The future of transport

The past year has been a rollercoaster ride for transport. On the ground, in the air and at sea, services have been hit hard by the global COVID-19 pandemic.

Child running through an airport

In the second quarter of 2020, the world heeded the call to stay home and stay safe. Along the supply chain, national and international travel restrictions disrupted truck drivers, dock, warehouse and delivery service workers, and stopped some factory production for several months.

For many people, the toing and froing in and out of lockdown has made travel impossible. Urban transport usage plummeted to its lowest level in decades, while at national and international levels, research by the International Civil Aviation Organization (ICAO) shows that in 2020 there was an overall 50 percent reduction of seats offered in comparison to 2019, and a 60 percent reduction of passengers or 2,699 million people.

Technology in the new normal

No one knows how long it will take for life to resemble pre-COVID times. The new year began with further lockdown measures in many countries, in a bid to keep the virus variants under control. Global vaccine programmes have begun and compulsory measures to stop the spread of the virus on public transport continue to be adopted in many countries, to get people back to work safely.

But what will the new normal be? The pandemic has fuelled the progress and growth of digitalization with unprecedented speed. Technology helped key services, such as healthcare, employment and studies to continue remotely, while a growing number of shops and public transport systems deployed touch-free payment systems to avoid the spread of the virus.

After a year of working from home, many organizations have begun to rethink office space, which could result in a percentage of permanent remote workers and fewer public transport users.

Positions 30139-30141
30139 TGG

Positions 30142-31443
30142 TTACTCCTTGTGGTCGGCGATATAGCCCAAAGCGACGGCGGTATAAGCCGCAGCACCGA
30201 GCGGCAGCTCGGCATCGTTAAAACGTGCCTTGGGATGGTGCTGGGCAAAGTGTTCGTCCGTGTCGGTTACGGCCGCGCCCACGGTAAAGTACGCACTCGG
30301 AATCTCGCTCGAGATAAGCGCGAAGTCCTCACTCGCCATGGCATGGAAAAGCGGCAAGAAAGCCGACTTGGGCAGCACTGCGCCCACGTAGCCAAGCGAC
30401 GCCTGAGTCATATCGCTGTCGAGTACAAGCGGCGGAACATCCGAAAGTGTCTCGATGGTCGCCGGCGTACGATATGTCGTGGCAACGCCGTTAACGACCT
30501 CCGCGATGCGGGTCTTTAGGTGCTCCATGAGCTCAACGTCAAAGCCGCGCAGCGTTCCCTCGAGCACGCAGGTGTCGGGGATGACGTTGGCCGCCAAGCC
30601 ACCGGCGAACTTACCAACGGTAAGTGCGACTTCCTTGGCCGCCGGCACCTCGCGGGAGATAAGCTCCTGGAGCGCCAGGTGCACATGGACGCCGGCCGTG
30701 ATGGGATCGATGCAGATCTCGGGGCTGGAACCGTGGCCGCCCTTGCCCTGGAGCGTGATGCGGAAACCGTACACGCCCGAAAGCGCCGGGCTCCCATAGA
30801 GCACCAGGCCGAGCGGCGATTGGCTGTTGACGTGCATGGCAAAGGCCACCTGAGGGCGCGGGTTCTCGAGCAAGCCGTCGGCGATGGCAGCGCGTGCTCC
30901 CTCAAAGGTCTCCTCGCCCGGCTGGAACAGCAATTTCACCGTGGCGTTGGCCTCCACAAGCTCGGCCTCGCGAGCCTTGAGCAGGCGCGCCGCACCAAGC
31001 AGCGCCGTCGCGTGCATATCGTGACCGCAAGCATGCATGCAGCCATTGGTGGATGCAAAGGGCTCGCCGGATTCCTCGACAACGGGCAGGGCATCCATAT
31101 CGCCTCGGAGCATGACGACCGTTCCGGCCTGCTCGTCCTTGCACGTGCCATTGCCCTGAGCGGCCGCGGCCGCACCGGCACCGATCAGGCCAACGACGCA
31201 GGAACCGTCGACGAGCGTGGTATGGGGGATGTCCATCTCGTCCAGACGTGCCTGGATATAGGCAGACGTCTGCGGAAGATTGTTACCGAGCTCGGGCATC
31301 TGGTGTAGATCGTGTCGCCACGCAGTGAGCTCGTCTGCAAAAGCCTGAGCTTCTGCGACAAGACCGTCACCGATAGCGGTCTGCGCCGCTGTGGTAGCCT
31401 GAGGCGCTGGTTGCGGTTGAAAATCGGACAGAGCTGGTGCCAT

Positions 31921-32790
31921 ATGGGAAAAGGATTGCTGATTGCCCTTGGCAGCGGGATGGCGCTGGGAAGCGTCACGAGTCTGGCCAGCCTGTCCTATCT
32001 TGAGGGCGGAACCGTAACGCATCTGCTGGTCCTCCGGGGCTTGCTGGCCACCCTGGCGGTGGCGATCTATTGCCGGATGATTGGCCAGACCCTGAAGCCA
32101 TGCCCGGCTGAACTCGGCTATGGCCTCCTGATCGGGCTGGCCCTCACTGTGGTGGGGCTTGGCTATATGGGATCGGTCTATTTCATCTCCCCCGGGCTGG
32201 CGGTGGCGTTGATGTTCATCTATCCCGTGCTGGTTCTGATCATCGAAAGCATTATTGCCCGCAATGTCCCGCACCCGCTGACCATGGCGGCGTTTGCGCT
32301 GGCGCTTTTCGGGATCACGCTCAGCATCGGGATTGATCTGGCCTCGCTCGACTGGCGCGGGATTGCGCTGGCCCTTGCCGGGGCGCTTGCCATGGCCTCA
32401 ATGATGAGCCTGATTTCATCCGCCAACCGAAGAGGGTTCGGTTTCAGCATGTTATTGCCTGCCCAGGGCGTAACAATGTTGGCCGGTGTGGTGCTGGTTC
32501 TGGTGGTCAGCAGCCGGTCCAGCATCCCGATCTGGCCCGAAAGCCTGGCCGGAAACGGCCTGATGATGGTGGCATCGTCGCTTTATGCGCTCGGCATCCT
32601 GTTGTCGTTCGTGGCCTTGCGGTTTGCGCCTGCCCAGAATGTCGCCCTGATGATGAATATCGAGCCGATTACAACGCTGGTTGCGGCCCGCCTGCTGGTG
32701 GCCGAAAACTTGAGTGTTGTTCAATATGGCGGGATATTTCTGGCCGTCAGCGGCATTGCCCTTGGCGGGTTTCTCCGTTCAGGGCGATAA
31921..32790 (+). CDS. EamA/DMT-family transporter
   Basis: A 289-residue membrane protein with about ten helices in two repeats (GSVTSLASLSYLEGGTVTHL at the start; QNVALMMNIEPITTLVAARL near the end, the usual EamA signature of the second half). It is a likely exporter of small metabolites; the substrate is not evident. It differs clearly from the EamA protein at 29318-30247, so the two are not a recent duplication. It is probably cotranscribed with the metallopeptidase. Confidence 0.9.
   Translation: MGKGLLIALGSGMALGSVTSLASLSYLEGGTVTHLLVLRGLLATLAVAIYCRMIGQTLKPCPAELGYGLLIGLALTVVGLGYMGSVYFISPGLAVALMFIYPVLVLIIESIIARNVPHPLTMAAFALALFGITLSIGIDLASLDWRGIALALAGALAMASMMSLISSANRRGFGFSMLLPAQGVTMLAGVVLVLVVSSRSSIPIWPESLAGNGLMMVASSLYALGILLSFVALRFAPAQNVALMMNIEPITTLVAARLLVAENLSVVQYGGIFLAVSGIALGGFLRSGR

Meanwhile, social distancing and safe, solo travel have led to a boom in bicycles and scooters and a dip in car sales thanks to job insecurity and all-time production lows.

Standards for safe, clean movement

IEC technical committees develop international standards for water, land and air transport, which cover the safety, performance and quality of components for different vehicles and their systems.

In this issue, we learn about a new IEC Standard under development, which specifies hydrogen fuel cells for the propulsion of trains, as well as any rolling stock type of transport, such as light rail vehicles, tramways and metros.

We also examine the positive outlook for electric vehicles (EVs) and learn why they have come out so well during the pandemic.

As airports gradually rebuild working capacity, major investment is underway in automated passenger processing with touchless and mobile services. Around 60 percent of airports plan to roll out biometric gates for self-boarding by 2023, according to the SITA Air transport IT insights report. We hear from an expert about how standards can help improve the security of biometrics systems.

We also look at the essential role IEC Standards already play in contributing towards the development of the next generation of sustainable mobility from personal e-transporters to cars, trucks, trains ships, and planes.

Looking ahead

There is still much uncertainty for transport systems at all levels and many questions remain unanswered. For the time being, the pandemic has changed our habits and made us reassess the way we live and work. Will air travel require vaccine passports in the future? Will company travel return to pre COVID-19 levels or will more meetings be held virtually? Will city dwellers go back to public transport or will they keep their healthy cycling commutes or work permanently from home? Only time will tell if old habits die hard.

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